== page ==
By MARK THIESSEN
NOME, Alaska: Two Alaska mushers arrived Monday morning at the second-to-last checkpoint of the Iditarod Trail Sled Dog Race: a four-time champion and a competitor seeking to become only the third woman to win the race.
Jeff King was leading Aliy Zirkle by less than an hour as they pulled in to White Mountain, about 80 miles from the finish in Nome. Teams must take an eight-hour layover at the checkpoint.
King reached White Mountain at 7:02 a.m., while Zirkle arrived at 7:59 a.m.
King, 58, of Denali, last won the Iditarod in 2006 and is trying to be only the second musher to win five races.
Zirkle, a 44-year-old from Two Rivers, has finished in second place in the nearly 1,000-mile race for the past two years. The last woman to win the Iditarod was the late Susan Butcher in 1990.
Zirkle was leading Sunday afternoon when she arrived at the Norton Bay village of Koyuk one minute ahead of King.
Other front-runners Monday were 2012 champion Dallas Seavey, who left Elim at 2:52 a.m., followed at 4:40 a.m. by four-time champion Martin Buser. Defending champion Mitch Seavey, father of Dallas Seavey, was next out of Elim, departing at 4:47 a.m., followed at 5 a.m. by veteran musher Sonny Lindner.
As King attempts to hold them off in the last stages of the race, the town famous for the finish line is preparing for their arrival. The racers are expected to begin arriving in Nome no later than Tuesday.
The finish line banner was set to be hung Monday morning on Front Street in Nome with help from the local electric utility.
On Sunday, city crews moved the actual finish line, the burled arch, into place, and public works employees trucked in snow to give the mushers a path once they leave the Bering Sea ice.
“Yeah, I know, it’s funny to see people dumping snow on a street instead of taking it off the street,” said Greg Bill, the Iditarod’s development director. “To really dress it up and make it safe for the dog teams, we have to spread a layer of snow down for them to run on.”
About 200 volunteers also have descended on Nome to make other last-minute preparations, including getting the dog lot ready to receive teams, constructing the finish chute and prepping the souvenir stand.
Bill McCormick of Greensboro, N.C., volunteered for his first Iditarod in 1998 and has been back every year since.
“I like being part of putting something on,” said the retired engineer whose job as a volunteer in Nome is to drug test the dogs. “I enjoy the people. It’s like family now.”
Scott Hughes was helping hammer in the final nails at the finish line Sunday afternoon. The University of Pittsburgh student made his first trip to the Iditarod and the nation’s northernmost state as part of a church group doing mission work.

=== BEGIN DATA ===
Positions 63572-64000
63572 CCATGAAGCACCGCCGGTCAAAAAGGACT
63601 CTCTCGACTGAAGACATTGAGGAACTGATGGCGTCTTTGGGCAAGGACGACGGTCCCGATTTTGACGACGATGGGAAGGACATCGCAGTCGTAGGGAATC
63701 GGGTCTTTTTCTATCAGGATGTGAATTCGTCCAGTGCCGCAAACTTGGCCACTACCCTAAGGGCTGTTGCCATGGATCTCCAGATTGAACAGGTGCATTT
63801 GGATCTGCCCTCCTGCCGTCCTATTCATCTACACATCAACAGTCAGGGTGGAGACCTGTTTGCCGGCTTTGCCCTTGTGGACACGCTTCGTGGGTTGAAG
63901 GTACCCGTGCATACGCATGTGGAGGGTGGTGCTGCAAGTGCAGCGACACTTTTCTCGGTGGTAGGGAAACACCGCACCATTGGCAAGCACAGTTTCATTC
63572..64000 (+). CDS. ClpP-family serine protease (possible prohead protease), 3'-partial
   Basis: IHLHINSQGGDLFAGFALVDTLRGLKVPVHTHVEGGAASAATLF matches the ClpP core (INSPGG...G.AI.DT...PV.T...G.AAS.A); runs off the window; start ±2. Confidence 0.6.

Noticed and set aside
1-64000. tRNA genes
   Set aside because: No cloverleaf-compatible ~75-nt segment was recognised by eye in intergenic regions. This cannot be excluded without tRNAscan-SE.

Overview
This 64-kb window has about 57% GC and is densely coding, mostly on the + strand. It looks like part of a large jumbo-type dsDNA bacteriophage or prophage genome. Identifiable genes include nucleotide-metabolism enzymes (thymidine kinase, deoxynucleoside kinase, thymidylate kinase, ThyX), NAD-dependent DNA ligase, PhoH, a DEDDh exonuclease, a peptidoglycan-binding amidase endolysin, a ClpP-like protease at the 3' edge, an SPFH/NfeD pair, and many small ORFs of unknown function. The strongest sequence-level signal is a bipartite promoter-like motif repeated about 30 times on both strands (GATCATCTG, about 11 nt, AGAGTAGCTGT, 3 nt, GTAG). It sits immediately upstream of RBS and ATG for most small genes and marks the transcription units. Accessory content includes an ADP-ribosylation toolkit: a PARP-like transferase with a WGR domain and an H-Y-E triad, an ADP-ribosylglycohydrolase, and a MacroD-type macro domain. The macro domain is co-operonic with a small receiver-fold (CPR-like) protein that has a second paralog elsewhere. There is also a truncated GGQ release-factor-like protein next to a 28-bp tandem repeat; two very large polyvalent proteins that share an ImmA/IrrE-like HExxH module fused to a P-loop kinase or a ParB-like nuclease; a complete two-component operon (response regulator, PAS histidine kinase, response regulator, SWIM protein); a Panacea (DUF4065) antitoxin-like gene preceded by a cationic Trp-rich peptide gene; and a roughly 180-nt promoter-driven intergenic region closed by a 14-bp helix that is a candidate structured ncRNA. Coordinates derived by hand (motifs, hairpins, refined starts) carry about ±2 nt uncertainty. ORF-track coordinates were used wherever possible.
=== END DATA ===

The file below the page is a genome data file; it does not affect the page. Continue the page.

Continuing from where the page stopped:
“It’s amazing,” Hughes said of his visit to Nome.
Temperatures in Nome hovered slightly above zero Sunday, which brought clear skies and brilliant sunshine. Snowfall has been light this winter in the frontier town of nearly 3,700, so the city has been stockpiling snow, which was being trucked to Front Street for the final stretch to the finish line.
What little snow was on the ground, along with the cooler temperatures, were welcomed by fan Nina Cross of Brandon, Miss. She attended the start of the race last year in Anchorage, fell in love with the event and decided she needed to see the finish in person, too.
She said she remembers as a child reading about the 1925 serum rum by sled dog teams to deliver diphtheria serum to Nome after an outbreak.
“Nome was this mystical destination, and it never occurred to me that I would get there some day. So, for me to be here is a real event in my life,” she said.
And she loves the dogs.
“Any dogs that can laugh when they run, with their tongues hanging out, they got my heart right now,” said Cross, who just learned about the volunteer programs and already is making plans to be back in Nome next year.
The race began March 2 in Willow with 69 teams. As of Monday morning, 16 mushers had scratched, leaving 53 teams on the trail, which was marked by long stretches of bare and rocky ground that made for an icy, treacherous trail in the early part of the race.
The first to reach Nome receives $50,000 and a new truck. The 29 teams after that win cash prizes decreasing on a sliding scale. All other teams finishing the race receive $1,049.
Associated Press writer Rachel D’Oro in Anchorage contributed to this report.